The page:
Imagine if somebody had told you 20 years ago that the future of warfare would involve missile-bearing robot planes facing off against giant laser guns on the ground. Your head would've exploded. Because that's more or less the plot of Terminator 2, the big post-apocalyptic movie of the time. It's also more or less the reality of today. We've had the drones in the air for a while — boy do we have drones — and thanks to the genius of German engineering, we now have the lasers, too.
The German defense electronics firm Rheinmetall recently tested a pair of high-powered lasers in Switzerland. They look kind of like giant CCTV cameras, but they're actually designed to beam a 50-kilowatt laser at drones flying through the air at 110 miles-per-hour. (It's actually a double-barrelled device with one 30-kilowatt laser beam and one 20-kilowatt laser beam. In this case, you should cross the beams.) In case you're new to laser specs, 50 kilowatts is strong enough to burn through a steel girder a kilometer away. The laser is unphased by bad weather, and soon, Rheinmetall plans to have a truck-mounted version that can ramble through Alpine roads, shooting drones on-the-go. Which helps explain why lasers would be the weapon of choice for drone hunters. Because sophisticated drones can be difficult to detect on radar, it's easy to fire lots of missiles at them and not hit a thing. Just ask the terrorists in Pakistan who haven't been able to bring a single one down using conventional weapons.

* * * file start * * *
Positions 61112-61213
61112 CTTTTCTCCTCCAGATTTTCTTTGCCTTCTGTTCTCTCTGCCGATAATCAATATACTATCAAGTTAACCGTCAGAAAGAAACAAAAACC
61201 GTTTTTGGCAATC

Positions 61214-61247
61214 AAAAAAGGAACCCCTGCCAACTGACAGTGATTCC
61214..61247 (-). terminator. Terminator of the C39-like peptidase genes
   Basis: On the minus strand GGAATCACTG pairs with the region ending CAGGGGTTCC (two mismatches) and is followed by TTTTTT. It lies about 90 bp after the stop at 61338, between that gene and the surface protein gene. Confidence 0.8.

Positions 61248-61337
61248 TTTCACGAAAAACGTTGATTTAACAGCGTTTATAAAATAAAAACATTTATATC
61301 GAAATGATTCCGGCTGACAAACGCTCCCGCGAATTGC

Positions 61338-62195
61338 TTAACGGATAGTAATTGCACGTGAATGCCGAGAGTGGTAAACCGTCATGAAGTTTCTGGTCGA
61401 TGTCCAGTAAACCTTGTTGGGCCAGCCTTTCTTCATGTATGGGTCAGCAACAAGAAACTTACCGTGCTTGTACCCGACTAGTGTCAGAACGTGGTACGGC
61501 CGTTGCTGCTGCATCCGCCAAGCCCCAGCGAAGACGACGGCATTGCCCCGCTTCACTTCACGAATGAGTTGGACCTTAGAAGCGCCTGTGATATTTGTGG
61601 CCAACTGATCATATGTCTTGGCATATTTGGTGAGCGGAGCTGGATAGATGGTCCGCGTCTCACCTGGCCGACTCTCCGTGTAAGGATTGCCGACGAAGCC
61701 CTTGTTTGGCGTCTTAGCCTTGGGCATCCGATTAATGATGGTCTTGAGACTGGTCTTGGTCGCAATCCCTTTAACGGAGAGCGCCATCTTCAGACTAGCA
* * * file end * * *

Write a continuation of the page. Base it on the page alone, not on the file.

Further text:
This is only the beginning. Rheinmetall said in a press release that it "expects a high-energy laser weapon system with an output of 100 kW to be available within the next three to five years." They've also successfully tested the laser's ability to zap other moving targets like a simulated mortar round. The big question is: When are we going to get giant deadly lasers here in America? Well, the Pentagon has actually already developed an airborne laser that they mounted to a 747, but they abandoned the project last year. It was too expensive. Pro tip: In the Terminator-like post-apocalyptic future, no cost is too great for the robots.
Image via Rheinmetall